This page gives a report on the W3C Track at the 7th International World Wide Web Conference.
Dave Raggett started his talk by mentioning HTML Futures. W3C's work on HTML 4.0 now complete. There is now a need to look at HTML futures. A workshop on HTML Futures will be held in the US in May. Further information, which includes a number of position papers is available at <URL: http://www.w3.org/MarkUp/future/> The slides on this session are available at <URL: http://www.w3.org/Talks/1998/0416-WWW7-HTML/>
Dave then talked about the importance of mobile computers (PDAs, phones, car computers, etc.) (NOTE portable computers were mentioned in the Dearing report). There is a relationship with accessibility issues i.e. similar challenges:
HTML 4.0 and CSS 2.0 address some of these issues.
Dave then talked about MML, the Math(s) Markup Language. MML is an XML Application. A W3C Recommendation was agreed on 7 April 1998. Java and ActiveX renderers have been developed. Dave has written an MML authoring tool, which is a Windows 95 application.
For further information on MML see <URL: http://www.w3.org/Math/>
The W3C Architecture Domain:
They are working on:
The talk is available at <URL: http://www.w3.org/Talks/1998/04/WWW7-Arch/>
XML, the Extensible Markup Language, addresses HTML's lack of evolvability. XML 1.0 became a W3C Recommendation in February 1998. Note that XML has the concepts of well-formedness:
and valid (a DTD is needed).
XML is extensible e.g.
XML supports multiple names spaces:
<?xml:namespace ns="http://foo.org/1998-001" prefix="i">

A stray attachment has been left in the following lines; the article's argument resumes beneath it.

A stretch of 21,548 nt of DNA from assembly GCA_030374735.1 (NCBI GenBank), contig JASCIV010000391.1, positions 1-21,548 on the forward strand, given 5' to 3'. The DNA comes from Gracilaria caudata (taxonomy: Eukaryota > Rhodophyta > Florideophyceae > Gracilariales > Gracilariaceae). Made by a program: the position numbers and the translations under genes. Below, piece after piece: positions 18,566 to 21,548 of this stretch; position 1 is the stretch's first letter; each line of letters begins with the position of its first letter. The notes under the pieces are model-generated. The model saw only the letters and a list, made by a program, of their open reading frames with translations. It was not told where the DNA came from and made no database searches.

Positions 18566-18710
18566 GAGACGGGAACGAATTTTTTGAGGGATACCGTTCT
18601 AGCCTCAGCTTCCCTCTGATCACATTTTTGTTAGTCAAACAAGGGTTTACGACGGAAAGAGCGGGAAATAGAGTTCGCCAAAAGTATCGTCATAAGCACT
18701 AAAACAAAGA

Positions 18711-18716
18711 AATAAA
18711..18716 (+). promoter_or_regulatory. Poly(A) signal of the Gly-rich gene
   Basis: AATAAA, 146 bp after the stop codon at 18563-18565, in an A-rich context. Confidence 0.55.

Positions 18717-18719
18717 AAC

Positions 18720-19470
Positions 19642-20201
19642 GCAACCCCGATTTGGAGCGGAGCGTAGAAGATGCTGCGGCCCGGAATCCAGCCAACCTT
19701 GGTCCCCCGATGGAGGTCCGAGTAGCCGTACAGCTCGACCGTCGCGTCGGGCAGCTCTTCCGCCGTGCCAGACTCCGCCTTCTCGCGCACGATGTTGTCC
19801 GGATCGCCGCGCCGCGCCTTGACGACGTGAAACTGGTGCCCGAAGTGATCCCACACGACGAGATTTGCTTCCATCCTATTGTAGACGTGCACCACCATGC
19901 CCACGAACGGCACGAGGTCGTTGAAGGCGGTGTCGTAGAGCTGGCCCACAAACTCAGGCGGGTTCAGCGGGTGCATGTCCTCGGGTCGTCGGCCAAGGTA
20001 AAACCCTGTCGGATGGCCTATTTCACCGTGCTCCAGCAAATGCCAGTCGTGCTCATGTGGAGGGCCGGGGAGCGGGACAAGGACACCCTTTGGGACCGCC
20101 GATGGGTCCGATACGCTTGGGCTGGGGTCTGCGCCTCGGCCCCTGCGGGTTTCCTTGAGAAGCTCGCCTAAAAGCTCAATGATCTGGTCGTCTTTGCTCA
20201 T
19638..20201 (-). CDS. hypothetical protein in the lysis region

Note: Sharing document structures:
See <URL: http://www.w3.org/Talks/1998/04/WWW7-XML/>
HTTP/0.9 and HTTP/1.0 made the Web popular. But design flaws and implementation problems caused poor performance.
HTTP/1.1 addresses some of these problems. It provides performance benefits! However it is acting as fire-fighter and provides poor usage counting. HTTP/1.1 is not sufficiently flexible or extensible
HTTP/NG is based on convergence of Internet protocols There are two W3C Working Groups:
W3C Technology and Society domain activities cover:
See <URL: http://www.w3.org/Talks/1998/04/WWW7TandS/>
P3P (Platform for Privacy Preferences) recognises that privacy concerns are a current barrier to Web development. The P3P project developing methods for exchanging Privacy Practices of Web sites and user Documents on architecture and vocabulary are available.
RDF (Resource Description Framework) was the highlight of the WWW 7 conference. RDF provides a metadata framework ("machine understandable metadata for the web") RDF is based on ideas from content rating (PICS), resource discovery (Dublin Core) and site mapping (MCF)
RDF applications include:
An example of Dublin Core metadata in RDF is given below.
<?xml:namespace ns="http://www.w3.org/TR/WD-rdf/" prefix="rdf"?> <?xml:namespace ns="http://purl.org/dublin_core/schema/" prefix="dc"?> <rdf:RDF> <rdf:Description RDF:HREF="page.html"> <dc:Creator>John Smith</dc:Creator> <dc:Title>Johnís Home Page</dc:Title> </rdf:Description> </rdf:RDF>
See <URL: http://www.w3.org/Talks/1998/0417-WWW7-RDF/>